Eighty-five years after basketball’s debut in the Olympics, at the 1936 Berlin Games, a twist on the sport makes its Olympic debut in Tokyo. Three-on-three basketball or 3×3 as the sport’s world governing body refers to it, promises a faster version than the traditional form.
What is three-on-three basketball?
Three on three is basketball reimagined for the TikTok generation, with fast-paced choreography and a hip-hop soundtrack. “If you have a short attention span, this is your sport,” said Kara Lawson, the U.S. women’s team coach.
The half-court game is played outdoors with a 12-second shot clock, no breaks, and four-player rosters. The game ends after 10 minutes or when a team reaches 21 points, whichever comes first. Baskets scored outside the arc are worth two points; buckets inside it are worth one. The play is physical, and fouls are rarely called.
“It’s like the X Games,” said U.S. guard Kelsey Plum. “There’s music going on, there’s a commentator making jokes about people’s play, about people getting crossed over, about someone shooting in someone’s face, saying someone is quicker than a Kardashian marriage.” (That omnipresent play-by-play announcer, Kyle Montgomery, peppers his commentary with Meek Mill and Drake lyrics and one-liner like: “She’s all business like the front of the plane.”)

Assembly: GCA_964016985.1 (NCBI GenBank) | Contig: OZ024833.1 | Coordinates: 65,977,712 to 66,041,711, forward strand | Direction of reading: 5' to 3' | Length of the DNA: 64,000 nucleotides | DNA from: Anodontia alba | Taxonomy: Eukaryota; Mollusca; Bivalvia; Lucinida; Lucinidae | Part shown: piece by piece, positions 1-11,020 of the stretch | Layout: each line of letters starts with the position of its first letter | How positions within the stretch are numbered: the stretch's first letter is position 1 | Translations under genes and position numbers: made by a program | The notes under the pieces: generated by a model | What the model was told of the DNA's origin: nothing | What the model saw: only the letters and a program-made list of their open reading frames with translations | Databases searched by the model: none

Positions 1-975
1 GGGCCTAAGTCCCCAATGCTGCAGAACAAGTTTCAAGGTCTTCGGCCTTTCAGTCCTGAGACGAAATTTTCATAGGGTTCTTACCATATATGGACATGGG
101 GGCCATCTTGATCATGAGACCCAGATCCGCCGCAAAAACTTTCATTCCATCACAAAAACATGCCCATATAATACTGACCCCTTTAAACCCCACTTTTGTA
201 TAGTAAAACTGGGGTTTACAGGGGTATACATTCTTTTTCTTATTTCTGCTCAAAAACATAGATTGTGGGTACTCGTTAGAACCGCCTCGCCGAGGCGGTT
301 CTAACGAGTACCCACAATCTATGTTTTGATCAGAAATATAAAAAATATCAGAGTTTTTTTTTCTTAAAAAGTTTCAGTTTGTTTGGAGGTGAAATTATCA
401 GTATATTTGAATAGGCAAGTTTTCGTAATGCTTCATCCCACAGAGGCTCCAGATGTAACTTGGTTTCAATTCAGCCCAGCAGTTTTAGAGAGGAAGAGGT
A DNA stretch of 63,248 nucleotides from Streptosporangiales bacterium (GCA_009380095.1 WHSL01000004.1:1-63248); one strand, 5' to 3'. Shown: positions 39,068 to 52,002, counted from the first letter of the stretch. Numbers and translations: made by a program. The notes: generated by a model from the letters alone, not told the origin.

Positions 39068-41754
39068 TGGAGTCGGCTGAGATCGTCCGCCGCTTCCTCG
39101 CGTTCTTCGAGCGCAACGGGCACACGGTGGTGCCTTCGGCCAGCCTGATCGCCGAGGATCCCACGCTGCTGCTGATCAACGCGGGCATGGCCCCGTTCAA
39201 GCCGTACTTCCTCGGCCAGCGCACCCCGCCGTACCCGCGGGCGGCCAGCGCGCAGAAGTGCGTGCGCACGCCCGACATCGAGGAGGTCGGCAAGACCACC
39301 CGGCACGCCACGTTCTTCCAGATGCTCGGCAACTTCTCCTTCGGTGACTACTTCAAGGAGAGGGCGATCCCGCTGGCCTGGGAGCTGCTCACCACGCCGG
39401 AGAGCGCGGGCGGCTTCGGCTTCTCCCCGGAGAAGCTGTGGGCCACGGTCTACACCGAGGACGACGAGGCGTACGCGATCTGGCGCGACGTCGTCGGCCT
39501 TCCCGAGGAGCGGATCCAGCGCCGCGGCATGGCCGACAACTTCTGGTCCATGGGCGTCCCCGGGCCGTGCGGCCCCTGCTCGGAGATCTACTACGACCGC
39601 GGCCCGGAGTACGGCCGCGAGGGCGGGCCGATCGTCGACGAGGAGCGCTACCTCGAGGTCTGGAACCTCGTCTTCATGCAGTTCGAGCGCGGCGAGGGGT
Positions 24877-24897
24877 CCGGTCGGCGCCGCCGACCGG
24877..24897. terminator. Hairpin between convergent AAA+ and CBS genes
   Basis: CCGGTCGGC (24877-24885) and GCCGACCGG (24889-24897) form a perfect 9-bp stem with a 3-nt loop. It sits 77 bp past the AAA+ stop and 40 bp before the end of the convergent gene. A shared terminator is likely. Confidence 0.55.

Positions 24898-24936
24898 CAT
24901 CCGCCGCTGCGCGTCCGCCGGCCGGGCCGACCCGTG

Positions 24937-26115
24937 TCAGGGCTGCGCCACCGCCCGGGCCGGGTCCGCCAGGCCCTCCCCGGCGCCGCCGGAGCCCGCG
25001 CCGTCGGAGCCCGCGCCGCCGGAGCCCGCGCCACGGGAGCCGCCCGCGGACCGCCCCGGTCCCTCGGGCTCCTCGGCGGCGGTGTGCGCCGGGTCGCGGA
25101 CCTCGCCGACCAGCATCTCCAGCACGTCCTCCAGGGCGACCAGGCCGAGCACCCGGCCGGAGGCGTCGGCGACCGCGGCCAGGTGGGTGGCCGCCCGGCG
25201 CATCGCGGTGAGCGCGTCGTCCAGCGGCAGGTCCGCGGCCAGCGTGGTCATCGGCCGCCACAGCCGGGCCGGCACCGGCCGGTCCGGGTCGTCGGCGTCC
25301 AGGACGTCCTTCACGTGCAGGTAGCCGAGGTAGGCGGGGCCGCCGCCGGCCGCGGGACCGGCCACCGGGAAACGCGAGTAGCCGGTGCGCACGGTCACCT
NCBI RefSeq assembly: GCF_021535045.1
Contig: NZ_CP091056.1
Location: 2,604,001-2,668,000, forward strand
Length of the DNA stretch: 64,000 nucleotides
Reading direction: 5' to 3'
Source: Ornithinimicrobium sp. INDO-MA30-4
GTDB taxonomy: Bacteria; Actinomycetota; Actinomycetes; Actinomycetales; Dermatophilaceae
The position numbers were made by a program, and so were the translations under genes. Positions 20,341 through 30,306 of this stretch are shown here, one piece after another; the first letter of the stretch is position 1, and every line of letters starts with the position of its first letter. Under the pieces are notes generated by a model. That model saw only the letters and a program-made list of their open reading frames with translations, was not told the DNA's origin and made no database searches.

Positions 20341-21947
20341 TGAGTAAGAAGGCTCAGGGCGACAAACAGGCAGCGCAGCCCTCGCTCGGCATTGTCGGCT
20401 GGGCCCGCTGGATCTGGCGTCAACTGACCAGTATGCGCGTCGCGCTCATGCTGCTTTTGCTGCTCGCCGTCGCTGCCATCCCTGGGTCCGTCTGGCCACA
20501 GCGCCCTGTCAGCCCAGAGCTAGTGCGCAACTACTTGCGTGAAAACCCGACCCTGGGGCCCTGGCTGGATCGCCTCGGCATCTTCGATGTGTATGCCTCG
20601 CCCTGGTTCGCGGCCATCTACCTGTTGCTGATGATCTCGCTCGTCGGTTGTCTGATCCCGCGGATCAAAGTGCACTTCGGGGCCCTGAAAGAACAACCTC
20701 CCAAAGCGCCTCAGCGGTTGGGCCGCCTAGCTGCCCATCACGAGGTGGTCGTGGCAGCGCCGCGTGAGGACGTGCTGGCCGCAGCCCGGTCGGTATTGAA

Why was 3×3 created?
FIBA decided to experiment with an alternative form of the sport at the 2010 Youth Olympic Games in Singapore, where the first official three-on-three game was played. To expose more of the world to basketball, FIBA wanted to promote a game with a streetball vibe and minor rosters. In its quest to be cutting-edge, the Olympics quickly added three-on-three basketball to its lineup, joining skateboarding, surfing, karate, and climbing as newcomers to the Tokyo Games.
Why aren’t the U.S. men in Tokyo?
The United States, the birthplace of basketball, has only one team in Tokyo. The men, winner of 15 of 19 men’s gold medals in the traditional five-on-five game, did not qualify. The squad was made up of former college players.